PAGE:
Dr. Jennifer Jamison
Separations are important techniques in chemistry that are used to separate various components of a mixture. They are carried out by mixing two immiscible liquids containing certain solutes together in a separatory funnel, allowing them to separate, then extracting the distinct layers that form. The ratio of the concentration of solute present in the upper layer to the concentration in the lower layer is called the partition coefficient. The efficiency of a separation is described by this partition coefficient. If the coefficients for the two layers are largely different, then the separation can be carried out in a single step. If they aren’t, a more complex process is necessary.1,2 Countercurrent chromatography is a technique used carry out separations in these kinds of cases. It uses a continuous liquid-liquid partitioning process to streamline the usual extraction procedure.
The technique of countercurrent chromatography is based off of an older technique called countercurrent distribution.3 This method is a multi-step extraction technique that uses something called a Craig apparatus. It works by first adding a specific quantity of one solvent containing a solute of interest to each of the specially designed as in Figure 1, interconnected tubes in the series, then adding a second, lighter solvent that provides a partition coefficient greater than 1 to the first tube only. The two solvents are then mixed together, then allowed to separate into layers. The lighter top solvent is then transferred to the second tube in the series by tilting the apparatus, while the heavier bottom layer is retained. A fresh quantity of the lighter sol...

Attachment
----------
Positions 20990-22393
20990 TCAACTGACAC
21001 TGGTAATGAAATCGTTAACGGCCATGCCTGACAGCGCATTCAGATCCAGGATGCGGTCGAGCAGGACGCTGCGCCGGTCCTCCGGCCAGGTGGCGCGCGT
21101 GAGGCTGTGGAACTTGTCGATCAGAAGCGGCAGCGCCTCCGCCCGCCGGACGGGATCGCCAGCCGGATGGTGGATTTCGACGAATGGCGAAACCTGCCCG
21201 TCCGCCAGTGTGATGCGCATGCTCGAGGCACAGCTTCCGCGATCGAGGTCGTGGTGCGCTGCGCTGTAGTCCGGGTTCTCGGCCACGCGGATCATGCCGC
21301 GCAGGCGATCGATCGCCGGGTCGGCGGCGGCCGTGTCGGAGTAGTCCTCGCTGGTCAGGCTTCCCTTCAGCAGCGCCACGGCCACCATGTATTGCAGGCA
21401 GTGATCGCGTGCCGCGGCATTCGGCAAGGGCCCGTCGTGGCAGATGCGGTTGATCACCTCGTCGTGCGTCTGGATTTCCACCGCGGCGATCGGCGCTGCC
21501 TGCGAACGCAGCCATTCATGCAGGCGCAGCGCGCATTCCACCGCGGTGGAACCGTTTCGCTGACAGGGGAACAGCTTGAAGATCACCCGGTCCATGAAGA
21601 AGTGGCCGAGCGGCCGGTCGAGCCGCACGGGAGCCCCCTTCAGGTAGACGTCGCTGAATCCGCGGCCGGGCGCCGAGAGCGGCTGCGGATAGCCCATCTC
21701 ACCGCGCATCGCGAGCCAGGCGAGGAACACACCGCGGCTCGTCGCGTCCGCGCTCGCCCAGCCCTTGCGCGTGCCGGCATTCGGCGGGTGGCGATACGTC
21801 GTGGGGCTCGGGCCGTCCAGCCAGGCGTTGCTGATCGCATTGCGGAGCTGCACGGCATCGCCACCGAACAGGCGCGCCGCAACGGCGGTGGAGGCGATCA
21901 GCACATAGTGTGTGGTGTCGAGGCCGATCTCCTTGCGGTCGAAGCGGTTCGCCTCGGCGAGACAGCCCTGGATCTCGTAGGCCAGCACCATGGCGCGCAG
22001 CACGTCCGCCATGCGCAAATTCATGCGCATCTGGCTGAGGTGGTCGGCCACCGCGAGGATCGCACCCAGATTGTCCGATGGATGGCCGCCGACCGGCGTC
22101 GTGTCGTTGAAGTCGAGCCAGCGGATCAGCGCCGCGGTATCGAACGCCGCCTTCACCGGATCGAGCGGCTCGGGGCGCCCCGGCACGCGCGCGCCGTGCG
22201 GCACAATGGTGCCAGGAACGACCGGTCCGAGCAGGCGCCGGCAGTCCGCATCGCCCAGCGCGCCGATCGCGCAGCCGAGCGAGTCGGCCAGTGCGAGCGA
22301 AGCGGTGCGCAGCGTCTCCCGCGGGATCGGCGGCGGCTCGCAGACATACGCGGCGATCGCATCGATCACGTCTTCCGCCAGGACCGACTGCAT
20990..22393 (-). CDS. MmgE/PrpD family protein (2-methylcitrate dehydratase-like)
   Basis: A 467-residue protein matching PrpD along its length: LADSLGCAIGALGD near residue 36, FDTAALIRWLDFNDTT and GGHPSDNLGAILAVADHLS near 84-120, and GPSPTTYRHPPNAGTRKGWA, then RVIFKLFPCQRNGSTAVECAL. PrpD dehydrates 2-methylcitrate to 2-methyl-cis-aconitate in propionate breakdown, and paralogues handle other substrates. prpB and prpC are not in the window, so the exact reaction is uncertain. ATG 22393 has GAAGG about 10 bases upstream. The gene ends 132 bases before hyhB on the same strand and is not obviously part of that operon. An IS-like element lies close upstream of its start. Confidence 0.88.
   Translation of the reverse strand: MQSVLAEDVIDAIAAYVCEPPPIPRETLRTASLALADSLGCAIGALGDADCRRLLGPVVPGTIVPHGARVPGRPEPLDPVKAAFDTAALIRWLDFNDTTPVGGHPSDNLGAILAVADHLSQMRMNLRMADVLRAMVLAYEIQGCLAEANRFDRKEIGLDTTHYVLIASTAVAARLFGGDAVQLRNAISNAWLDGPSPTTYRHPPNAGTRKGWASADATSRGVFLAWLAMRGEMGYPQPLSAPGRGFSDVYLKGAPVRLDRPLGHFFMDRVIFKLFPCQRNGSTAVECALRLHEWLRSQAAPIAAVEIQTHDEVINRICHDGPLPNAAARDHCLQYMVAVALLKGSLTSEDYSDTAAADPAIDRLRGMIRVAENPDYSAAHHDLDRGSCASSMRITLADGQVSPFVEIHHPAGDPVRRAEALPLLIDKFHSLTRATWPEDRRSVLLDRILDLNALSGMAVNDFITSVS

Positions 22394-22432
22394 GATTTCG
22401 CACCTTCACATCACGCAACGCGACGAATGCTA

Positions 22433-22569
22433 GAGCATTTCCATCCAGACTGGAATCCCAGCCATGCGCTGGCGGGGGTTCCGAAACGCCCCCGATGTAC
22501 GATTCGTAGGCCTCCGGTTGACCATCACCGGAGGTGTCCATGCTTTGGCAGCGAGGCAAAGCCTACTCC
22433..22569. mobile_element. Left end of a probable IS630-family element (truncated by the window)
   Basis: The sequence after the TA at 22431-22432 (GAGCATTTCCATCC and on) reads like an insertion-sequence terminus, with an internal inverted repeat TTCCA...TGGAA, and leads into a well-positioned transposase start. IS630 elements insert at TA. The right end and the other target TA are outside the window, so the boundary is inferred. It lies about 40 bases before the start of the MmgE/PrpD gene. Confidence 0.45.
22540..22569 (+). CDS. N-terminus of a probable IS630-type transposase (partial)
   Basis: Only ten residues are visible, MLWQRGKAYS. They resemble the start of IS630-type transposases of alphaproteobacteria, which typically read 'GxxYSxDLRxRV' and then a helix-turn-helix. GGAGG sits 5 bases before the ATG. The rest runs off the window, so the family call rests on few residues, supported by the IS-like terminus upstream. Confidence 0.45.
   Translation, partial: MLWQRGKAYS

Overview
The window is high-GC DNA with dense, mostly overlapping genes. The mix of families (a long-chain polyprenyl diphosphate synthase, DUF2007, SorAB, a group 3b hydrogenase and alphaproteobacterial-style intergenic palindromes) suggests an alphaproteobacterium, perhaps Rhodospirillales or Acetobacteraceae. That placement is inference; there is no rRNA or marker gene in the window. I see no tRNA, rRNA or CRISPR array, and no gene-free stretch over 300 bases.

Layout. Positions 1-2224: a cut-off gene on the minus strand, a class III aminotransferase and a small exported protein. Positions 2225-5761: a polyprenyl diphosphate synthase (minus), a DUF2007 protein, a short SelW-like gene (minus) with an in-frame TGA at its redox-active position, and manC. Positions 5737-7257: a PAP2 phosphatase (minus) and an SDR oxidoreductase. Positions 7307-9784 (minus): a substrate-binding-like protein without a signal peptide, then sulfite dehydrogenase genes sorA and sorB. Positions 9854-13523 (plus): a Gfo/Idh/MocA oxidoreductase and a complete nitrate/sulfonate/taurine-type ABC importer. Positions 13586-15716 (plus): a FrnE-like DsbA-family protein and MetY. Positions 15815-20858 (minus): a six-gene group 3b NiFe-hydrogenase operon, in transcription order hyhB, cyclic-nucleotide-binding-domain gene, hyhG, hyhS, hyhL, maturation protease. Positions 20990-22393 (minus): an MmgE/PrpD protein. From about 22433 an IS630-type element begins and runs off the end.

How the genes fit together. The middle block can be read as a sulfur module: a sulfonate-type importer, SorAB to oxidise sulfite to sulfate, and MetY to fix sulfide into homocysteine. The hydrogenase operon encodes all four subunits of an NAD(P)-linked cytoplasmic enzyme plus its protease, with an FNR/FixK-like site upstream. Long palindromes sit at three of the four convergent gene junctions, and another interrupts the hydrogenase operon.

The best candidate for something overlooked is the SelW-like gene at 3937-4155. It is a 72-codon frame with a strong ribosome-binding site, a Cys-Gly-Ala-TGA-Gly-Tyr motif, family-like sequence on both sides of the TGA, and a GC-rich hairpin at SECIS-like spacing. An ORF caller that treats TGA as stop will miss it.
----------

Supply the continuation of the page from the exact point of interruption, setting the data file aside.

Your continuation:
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...d to mix the contents of the column. Aside from these commonalities, the instrumentation used varies greatly depending on the type of countercurrent chromatography used.
The first type of countercurrent chromatography ever designed was helix countercurrent chromatography. In this form, a helical column is first filled with the stationary phase, then the second phase is continuously injected into one end of the tube. The mobile phase passes through the stationary phase, which is trapped at the bottom of each turn of the coil by gravity. The two phases equilibrate in the stationary segments to varying degrees. The degree of equilibration is controlled by a few factors, including the thoroughness of mixing and physical properties of the two, such as surface tension. At the end the mobile phase is eluted, usually along with a small amount of the stationary phase.